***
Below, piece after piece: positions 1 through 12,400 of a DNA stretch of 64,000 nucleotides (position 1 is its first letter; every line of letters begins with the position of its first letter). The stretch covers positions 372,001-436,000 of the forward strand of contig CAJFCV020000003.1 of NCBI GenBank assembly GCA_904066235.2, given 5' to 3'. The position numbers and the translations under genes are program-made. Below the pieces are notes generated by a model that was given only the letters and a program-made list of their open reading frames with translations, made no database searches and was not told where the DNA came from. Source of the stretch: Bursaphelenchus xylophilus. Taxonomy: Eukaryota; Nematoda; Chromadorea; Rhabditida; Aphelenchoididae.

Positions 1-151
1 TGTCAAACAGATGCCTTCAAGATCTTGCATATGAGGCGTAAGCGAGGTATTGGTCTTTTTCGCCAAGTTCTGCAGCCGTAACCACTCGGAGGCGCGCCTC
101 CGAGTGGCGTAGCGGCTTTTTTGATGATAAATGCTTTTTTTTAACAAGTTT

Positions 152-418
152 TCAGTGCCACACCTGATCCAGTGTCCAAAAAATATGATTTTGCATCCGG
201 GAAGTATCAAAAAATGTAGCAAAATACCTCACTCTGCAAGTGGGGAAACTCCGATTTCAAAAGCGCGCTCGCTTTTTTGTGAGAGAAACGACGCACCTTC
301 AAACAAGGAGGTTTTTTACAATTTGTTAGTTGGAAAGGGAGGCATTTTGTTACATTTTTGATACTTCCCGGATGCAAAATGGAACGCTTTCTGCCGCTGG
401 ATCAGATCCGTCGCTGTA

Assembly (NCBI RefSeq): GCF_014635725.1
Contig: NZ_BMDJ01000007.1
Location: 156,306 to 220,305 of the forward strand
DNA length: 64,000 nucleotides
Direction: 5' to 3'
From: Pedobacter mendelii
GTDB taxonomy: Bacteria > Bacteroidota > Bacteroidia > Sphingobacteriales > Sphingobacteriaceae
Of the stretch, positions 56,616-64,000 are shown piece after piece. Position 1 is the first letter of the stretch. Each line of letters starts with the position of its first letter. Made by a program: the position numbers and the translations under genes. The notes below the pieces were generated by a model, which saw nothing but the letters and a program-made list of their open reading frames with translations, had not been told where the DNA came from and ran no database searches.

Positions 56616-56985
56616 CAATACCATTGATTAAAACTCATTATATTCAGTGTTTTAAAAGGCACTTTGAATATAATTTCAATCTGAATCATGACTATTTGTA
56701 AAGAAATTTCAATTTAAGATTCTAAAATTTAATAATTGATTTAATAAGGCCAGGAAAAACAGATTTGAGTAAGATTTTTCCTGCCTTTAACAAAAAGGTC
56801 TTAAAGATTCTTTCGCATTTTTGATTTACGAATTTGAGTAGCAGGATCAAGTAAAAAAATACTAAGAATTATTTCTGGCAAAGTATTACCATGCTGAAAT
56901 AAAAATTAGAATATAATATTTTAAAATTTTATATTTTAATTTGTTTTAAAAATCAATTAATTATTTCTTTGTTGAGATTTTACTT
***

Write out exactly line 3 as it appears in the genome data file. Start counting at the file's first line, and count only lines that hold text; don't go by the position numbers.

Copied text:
1 TGTCAAACAGATGCCTTCAAGATCTTGCATATGAGGCGTAAGCGAGGTATTGGTCTTTTTCGCCAAGTTCTGCAGCCGTAACCACTCGGAGGCGCGCCTC